According to former Central Vigilance Commissioner U. C. Aggarwal, the political arena must be free of corruption in order to motivate others at lower levels to do the same, to strengthen democracy by bringing stability to politics, ensuring that the Government’s legislative programs are not jeopardized by a defecting parliamentarian, and to make members of parliaments more responsible and loyal to the parties with which they were aligned at the time of their election. Many people feel that their party affiliation is crucial to their electoral success. Following its enactment, certain politicians and political parties took advantage of the law’s flaws. There was evidence that the legislation failed to achieve its goal of preventing political defection and, in fact, legitimized widespread defection by exempting activities that it labelled “splits” from its prohibitions. The Speaker of the Lok Sabha refused to allow the defecting members of the Janata Dal’s breakaway section to explain their position. Another component of the statute that has been criticized is the Speaker’s involvement in judging instances involving political defections. When it came to awarding official status to various factions of political parties, the Speakers of several houses were questioned about their impartiality. Due to his or her political past with the party from which he or she was elected as Speaker, questions have been made concerning the Speaker’s nonpartisan duty. The Janata Dal (S) was accused in 1991 of undermining the anti-defection law’s spirit by maintaining defecting members in cabinet positions. Later, all of the opposition members of parliament presented an affidavit to India’s President, pleading with him to fire the ministers. Finally, in response to efforts to restore the Speaker’s and House’s dignity, the Prime Minister relieved the defecting members of their ministerial jobs. Soon after, the Chavan committee proposed that a member who switches parties for monetary gain or other types of greed, such as a promise of an executive post, be dismissed from parliament and prevented from contesting elections for a certain period of time. Member Parliaments and Member Legislative Assembly are disqualified under Articles 102(2) and 191 of these rules. If legislators are disqualified under the Tenth Schedule, they may also be disqualified under these provisions of the Constitution.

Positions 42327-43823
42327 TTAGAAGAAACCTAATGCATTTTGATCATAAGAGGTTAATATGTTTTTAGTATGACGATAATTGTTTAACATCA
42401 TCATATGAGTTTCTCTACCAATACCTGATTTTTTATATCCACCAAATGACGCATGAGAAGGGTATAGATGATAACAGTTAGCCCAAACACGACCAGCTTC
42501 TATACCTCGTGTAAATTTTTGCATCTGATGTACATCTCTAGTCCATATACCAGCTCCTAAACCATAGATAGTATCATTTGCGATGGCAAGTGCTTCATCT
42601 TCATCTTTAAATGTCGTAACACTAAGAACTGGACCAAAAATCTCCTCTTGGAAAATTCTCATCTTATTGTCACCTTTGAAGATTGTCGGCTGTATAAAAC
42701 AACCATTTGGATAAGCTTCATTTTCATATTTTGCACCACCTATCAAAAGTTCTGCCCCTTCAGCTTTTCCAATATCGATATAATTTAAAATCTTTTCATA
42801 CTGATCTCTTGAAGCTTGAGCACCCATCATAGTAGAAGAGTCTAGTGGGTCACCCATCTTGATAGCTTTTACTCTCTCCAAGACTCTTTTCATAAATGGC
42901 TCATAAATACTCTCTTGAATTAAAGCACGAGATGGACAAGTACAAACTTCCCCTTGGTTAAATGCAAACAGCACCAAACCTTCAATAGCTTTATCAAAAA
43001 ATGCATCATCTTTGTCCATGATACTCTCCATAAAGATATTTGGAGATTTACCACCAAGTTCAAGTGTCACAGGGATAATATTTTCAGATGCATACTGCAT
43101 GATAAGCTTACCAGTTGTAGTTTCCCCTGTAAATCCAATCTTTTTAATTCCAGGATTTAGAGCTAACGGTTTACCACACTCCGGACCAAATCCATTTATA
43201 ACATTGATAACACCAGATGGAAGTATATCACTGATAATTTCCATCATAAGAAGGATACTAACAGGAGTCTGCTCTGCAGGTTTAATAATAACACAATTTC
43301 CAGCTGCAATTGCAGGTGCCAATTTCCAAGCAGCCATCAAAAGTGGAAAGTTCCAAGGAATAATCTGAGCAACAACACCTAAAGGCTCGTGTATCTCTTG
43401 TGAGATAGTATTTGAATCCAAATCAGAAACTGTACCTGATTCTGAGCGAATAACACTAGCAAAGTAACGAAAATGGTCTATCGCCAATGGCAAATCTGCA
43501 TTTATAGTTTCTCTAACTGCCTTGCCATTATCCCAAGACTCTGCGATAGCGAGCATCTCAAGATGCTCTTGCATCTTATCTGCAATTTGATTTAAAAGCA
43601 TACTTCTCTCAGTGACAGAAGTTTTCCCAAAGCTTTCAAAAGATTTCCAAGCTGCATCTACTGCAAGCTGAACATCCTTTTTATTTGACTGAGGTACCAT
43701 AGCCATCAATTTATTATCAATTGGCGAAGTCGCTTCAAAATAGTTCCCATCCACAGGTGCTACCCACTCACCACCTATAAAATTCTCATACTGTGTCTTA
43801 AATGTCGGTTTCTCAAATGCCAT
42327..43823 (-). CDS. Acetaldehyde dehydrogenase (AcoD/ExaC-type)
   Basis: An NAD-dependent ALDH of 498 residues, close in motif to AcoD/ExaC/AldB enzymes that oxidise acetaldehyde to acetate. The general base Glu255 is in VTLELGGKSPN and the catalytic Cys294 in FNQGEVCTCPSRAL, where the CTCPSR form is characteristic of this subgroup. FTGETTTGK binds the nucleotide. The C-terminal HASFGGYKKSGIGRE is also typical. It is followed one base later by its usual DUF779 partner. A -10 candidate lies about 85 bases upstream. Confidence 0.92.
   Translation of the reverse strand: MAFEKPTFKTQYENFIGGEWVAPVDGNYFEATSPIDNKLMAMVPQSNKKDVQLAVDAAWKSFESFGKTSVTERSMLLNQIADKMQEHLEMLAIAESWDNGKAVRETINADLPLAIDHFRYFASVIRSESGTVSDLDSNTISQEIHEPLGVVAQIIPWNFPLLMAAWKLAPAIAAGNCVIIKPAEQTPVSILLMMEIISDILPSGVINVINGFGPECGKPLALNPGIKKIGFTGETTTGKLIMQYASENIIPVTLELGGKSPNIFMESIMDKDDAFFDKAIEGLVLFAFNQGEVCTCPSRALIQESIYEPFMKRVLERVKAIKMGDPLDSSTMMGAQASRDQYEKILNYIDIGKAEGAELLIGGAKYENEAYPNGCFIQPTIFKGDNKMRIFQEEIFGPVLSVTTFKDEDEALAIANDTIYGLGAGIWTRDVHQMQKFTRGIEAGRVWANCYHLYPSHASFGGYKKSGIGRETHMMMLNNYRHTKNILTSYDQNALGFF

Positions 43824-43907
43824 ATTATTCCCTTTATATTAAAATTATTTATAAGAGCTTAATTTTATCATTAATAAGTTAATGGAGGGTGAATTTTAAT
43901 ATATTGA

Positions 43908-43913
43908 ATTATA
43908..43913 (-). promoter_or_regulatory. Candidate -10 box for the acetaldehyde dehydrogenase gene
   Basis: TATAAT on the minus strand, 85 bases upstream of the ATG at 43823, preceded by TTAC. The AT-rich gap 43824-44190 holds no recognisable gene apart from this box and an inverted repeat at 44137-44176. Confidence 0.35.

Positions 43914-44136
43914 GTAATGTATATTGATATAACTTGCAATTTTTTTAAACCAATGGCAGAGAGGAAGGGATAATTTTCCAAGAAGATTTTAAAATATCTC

Significance of anti-defection law